There were 41 cases of potential wildlife crime involving badgers in Northern Ireland in 2015, according to newly released figures.
Badgers are a protected species and it is an offence to harm them.
The worst offender was Hillsborough, County Down, which had 10 incidents, according to Police Service of Northern Ireland (PSNI) figures.
The figures are in a first report published by the Partnership for Action Against Wildlife Crime.
The body includes a wide range of organisations including the police and animal welfare groups.
The report says persecution takes a number of forms.
It includes badger baiting, or forcing the animals to fight with dogs. There were 21 reports of such activity.
Sett destruction is also happening, with equipment used to collapse or dig them out. Officers dealt with 14 such reports.
The others involved reports of traps or snares.
Supt Brian McKee, the PSNI's lead on wildlife crime, said ignorance was not an excuse.
He said the terms of the legislation "does away with the defence that it was thought there was a non-protected species in the sett, for example a fox".
The possible sentences for badger persecution under the Wildlife Order include a custodial sentence and a fine of up to £5000.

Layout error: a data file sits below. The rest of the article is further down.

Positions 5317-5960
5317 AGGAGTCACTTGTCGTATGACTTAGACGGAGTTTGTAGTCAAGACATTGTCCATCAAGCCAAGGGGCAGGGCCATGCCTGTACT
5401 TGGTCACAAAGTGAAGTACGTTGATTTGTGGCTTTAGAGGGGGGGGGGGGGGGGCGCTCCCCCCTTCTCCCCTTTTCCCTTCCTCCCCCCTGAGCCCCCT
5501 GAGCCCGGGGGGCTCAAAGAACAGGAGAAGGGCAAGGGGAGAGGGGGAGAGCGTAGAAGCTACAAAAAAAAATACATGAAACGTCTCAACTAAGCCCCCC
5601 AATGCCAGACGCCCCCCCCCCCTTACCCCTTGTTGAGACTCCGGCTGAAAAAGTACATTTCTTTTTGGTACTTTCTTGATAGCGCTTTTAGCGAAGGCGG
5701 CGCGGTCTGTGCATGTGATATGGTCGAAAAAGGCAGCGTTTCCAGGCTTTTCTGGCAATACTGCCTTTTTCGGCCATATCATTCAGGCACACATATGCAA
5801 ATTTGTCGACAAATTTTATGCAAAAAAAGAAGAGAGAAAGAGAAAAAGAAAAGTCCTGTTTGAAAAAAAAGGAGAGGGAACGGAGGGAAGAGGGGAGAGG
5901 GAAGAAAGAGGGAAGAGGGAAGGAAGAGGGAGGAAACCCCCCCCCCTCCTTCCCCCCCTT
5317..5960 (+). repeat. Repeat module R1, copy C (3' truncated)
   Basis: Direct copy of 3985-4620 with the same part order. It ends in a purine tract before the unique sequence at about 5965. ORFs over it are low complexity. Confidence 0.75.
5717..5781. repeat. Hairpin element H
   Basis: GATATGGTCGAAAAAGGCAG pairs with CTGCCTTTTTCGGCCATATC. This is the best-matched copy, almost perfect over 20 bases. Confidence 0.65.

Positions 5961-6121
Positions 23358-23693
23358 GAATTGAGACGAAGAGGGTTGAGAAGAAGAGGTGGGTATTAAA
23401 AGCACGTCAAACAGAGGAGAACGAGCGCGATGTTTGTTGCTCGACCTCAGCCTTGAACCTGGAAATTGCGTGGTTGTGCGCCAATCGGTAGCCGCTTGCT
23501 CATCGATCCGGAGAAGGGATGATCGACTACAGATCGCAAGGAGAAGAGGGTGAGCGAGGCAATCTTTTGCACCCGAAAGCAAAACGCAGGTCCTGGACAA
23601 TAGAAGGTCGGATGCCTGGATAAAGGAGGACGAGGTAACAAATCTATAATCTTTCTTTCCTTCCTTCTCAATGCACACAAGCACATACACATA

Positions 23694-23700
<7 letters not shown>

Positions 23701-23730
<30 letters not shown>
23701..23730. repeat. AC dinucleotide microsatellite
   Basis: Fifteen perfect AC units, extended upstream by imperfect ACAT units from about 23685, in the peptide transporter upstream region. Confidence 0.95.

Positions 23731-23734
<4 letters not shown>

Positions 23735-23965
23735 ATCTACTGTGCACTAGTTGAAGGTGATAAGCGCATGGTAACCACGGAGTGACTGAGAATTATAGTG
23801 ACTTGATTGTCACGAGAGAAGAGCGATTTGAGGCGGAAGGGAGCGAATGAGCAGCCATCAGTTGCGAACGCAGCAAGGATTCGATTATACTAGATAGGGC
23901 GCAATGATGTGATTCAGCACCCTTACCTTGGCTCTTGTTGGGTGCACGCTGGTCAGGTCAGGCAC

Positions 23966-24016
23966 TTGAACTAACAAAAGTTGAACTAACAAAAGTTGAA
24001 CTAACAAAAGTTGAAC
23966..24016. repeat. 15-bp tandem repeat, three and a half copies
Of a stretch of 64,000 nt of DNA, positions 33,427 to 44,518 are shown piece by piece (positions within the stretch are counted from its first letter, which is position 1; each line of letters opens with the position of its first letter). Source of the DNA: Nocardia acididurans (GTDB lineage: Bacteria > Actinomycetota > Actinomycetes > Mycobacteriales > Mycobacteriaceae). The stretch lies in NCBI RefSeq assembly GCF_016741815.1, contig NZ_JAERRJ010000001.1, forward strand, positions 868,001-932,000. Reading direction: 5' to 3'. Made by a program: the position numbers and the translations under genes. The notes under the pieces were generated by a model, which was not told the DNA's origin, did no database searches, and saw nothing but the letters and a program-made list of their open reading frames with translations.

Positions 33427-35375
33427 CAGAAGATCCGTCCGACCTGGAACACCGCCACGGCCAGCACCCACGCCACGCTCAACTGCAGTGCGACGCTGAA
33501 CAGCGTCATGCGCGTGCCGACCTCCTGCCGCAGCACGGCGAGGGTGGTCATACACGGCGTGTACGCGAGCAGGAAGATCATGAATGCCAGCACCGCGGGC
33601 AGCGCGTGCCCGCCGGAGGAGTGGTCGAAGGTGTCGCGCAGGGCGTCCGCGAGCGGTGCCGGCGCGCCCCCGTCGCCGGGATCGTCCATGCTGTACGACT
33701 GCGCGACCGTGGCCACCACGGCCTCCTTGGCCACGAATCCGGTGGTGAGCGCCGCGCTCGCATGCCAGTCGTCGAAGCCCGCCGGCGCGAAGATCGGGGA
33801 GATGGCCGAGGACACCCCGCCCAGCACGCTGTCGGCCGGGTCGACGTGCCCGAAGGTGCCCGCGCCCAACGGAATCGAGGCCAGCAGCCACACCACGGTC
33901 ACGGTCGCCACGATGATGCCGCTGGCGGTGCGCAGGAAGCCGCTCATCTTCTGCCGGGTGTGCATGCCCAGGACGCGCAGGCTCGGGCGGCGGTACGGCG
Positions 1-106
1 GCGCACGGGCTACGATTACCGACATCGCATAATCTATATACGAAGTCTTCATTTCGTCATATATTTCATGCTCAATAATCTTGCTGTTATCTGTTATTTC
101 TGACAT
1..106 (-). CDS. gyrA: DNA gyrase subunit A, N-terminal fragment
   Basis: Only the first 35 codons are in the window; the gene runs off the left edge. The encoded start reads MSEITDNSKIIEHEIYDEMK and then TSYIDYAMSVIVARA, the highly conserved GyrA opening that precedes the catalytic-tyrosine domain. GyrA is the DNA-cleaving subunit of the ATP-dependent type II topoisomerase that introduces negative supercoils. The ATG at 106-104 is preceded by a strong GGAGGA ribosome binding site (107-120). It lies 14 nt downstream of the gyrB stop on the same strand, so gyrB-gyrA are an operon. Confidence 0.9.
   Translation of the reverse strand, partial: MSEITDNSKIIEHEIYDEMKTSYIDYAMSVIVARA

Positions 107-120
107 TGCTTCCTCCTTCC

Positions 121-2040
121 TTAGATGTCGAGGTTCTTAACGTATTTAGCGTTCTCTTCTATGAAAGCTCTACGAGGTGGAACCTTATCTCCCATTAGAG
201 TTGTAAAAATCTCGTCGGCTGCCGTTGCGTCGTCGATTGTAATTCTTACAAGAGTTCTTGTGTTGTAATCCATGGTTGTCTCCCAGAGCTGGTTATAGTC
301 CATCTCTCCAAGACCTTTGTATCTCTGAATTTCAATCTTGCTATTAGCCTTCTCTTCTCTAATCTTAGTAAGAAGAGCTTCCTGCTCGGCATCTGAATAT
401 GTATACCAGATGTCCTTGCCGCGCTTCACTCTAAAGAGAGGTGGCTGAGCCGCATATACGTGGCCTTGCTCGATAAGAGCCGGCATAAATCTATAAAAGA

Peter Clarke of the NI Badger Group said the first report would help highlight crime hotspots and raise public awareness.
Brendan Mullan of the Ulster Society for the Prevention of Cruelty to Animals (USPCA) said the report would help focus resources to catch those involved in badger baiting and other persecution.
"There are no winners in this, the dogs lose and the badgers lose, both suffering horrific injuries or death," he said.
It is believed the level of badger persecution is under-reported in Northern Ireland.
Earlier this year, a man was fined and two others cautioned after a badger sett was destroyed in the Carnreagh area of Hillsborough in 2015.